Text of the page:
Texas Town Mulls Fate of Railroad Museum

The Wichita Falls Railroad Museum folded in 2020. Now the town is figuring out what to do with what remains.

Texas Town Mulls Fate of Railroad Museum

By Eric Berger

WICHITA FALLS, Tex. — Over 30 years from 1990 to 2020, the volunteers of the Wichita Falls Railroad Museum assembled an interesting collection of rolling stock to go with their Fort Worth & Denver 2-8-0 and Katy EMD NW2M, but the city government there is now considering a recommendation to dump most of the collection and downsize to a small, static display.

In a situation that brings the ill-fated Indiana Transportation Museum to mind, over the years the group that operated the museum suffered from infighting, age, lack of funding and a lack of new members, to the point where just three board members remained. The museum closed due to pandemic-related restrictions in 2020. Late that year, the board informed the city that the organization would be dissolving and would not renew its lease to the city-owned building and tracks at Depot Square.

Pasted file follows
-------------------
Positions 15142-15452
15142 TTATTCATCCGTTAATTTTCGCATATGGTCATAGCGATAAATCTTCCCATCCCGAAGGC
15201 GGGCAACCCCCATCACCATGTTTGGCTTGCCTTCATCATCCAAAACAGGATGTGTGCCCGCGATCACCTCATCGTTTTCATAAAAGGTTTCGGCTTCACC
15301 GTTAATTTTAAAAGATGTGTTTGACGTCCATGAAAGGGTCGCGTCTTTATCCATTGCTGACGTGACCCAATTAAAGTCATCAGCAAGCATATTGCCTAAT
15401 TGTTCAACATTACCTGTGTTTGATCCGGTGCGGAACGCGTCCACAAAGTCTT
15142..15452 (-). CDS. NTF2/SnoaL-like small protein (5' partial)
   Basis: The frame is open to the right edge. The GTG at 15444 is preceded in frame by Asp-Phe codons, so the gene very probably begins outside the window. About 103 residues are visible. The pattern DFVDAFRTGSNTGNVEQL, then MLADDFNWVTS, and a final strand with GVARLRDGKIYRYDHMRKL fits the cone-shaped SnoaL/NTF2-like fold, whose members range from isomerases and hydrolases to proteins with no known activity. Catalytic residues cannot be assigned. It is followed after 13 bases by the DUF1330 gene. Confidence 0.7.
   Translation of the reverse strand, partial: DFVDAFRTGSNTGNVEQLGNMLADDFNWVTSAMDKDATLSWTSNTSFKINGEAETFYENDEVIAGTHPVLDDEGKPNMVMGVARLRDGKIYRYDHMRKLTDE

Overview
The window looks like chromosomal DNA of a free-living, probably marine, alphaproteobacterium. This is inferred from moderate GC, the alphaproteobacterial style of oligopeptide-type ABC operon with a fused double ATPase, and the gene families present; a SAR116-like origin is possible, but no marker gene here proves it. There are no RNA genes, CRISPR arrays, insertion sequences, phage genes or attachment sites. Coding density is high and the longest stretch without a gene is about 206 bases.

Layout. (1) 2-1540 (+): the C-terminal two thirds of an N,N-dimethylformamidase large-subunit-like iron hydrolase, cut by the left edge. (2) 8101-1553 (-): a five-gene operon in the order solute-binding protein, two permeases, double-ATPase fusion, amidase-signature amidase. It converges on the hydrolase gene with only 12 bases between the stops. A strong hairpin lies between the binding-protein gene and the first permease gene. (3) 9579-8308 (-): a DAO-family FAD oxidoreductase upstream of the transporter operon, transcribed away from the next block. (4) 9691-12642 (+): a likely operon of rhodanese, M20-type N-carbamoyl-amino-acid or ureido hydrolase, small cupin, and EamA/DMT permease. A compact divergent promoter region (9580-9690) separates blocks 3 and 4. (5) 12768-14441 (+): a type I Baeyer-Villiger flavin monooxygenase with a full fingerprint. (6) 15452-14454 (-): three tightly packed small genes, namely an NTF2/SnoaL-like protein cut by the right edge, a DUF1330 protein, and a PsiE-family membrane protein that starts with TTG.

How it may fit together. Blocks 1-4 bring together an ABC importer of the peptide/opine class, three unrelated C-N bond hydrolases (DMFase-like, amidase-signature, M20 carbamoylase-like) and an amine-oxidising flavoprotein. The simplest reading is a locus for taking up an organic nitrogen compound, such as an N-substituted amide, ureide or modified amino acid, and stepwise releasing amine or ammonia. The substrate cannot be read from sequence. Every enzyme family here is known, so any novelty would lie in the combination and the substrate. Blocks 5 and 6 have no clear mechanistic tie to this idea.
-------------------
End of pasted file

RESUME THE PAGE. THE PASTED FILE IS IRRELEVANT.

Its final Facebook post told the sad tale: “As of this morning the City of Wichita Falls now has The Wichita Falls Railroad Museum. Our lease was up and we didn’t renew it. With only three active board members you can’t do much. So they are going to try to find someone to take it over. We have enjoyed the years we have been associated with the museum. Hope everyone will understand. Please take care and be safe.”
A news report at the time said the group would be donating the contents of the museum building to another local institution, the Museum of North Texas History, and its rail assets to the city. The city commissioned that museum to do an inventory of railroad museum property and make recommendations on how best to proceed. Those recommendations were delivered at the August 16 Wichita Falls City Council meeting by Madeleine Calcote-Garcia, executive director of the Museum of North Texas History. She recommended that the city keep FW&D 304, a FW&D baggage-RPO car, an early Pullman steel heavyweight sleeper, one of the two WWII-era Pullman troop sleepers, one of two cabooses, a hand car and the shell of a local trolley car, Wichita Traction 5, and sell off the remainder of the railcars to help fund restoration of the retained items. That includes three former Burlington power cars rebuilt from coaches, another troop carrier, an FW&D baggage car, a caboose and the NW2M.

The city council took no immediate action on the recommendation, leaving the fate of the museum equipment an open question.

This article was posted on: September 2, 2022